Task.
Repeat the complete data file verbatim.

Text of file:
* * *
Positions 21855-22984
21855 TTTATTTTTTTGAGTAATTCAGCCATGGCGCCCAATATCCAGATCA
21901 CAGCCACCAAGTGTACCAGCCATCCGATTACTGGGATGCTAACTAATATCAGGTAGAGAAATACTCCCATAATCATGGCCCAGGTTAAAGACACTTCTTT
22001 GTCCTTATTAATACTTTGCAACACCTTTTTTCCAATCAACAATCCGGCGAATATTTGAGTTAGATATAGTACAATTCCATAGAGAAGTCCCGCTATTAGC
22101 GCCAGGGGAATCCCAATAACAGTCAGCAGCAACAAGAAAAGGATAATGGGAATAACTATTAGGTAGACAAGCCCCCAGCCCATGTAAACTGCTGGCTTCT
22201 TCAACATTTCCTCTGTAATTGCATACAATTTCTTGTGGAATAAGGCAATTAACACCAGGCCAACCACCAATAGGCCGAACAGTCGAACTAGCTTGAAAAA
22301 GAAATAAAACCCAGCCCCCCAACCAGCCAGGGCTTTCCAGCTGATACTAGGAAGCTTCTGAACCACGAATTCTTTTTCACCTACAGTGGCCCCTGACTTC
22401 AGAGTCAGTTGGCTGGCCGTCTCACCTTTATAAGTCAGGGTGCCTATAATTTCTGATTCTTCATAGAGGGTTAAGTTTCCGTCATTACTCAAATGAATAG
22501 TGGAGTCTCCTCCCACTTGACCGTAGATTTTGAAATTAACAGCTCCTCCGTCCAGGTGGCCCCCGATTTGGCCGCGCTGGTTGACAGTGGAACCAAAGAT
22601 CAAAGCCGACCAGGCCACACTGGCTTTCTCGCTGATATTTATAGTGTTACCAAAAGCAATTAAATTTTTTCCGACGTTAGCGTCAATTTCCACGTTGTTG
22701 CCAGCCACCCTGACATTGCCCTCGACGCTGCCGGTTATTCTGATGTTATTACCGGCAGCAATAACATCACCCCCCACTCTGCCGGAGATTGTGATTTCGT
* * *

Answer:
Positions 21855-22984
21855 TTTATTTTTTTGAGTAATTCAGCCATGGCGCCCAATATCCAGATCA
21901 CAGCCACCAAGTGTACCAGCCATCCGATTACTGGGATGCTAACTAATATCAGGTAGAGAAATACTCCCATAATCATGGCCCAGGTTAAAGACACTTCTTT
22001 GTCCTTATTAATACTTTGCAACACCTTTTTTCCAATCAACAATCCGGCGAATATTTGAGTTAGATATAGTACAATTCCATAGAGAAGTCCCGCTATTAGC
22101 GCCAGGGGAATCCCAATAACAGTCAGCAGCAACAAGAAAAGGATAATGGGAATAACTATTAGGTAGACAAGCCCCCAGCCCATGTAAACTGCTGGCTTCT
22201 TCAACATTTCCTCTGTAATTGCATACAATTTCTTGTGGAATAAGGCAATTAACACCAGGCCAACCACCAATAGGCCGAACAGTCGAACTAGCTTGAAAAA
22301 GAAATAAAACCCAGCCCCCCAACCAGCCAGGGCTTTCCAGCTGATACTAGGAAGCTTCTGAACCACGAATTCTTTTTCACCTACAGTGGCCCCTGACTTC
22401 AGAGTCAGTTGGCTGGCCGTCTCACCTTTATAAGTCAGGGTGCCTATAATTTCTGATTCTTCATAGAGGGTTAAGTTTCCGTCATTACTCAAATGAATAG
22501 TGGAGTCTCCTCCCACTTGACCGTAGATTTTGAAATTAACAGCTCCTCCGTCCAGGTGGCCCCCGATTTGGCCGCGCTGGTTGACAGTGGAACCAAAGAT
22601 CAAAGCCGACCAGGCCACACTGGCTTTCTCGCTGATATTTATAGTGTTACCAAAAGCAATTAAATTTTTTCCGACGTTAGCGTCAATTTCCACGTTGTTG
22701 CCAGCCACCCTGACATTGCCCTCGACGCTGCCGGTTATTCTGATGTTATTACCGGCAGCAATAACATCACCCCCCACTCTGCCGGAGATTGTGATTTCGT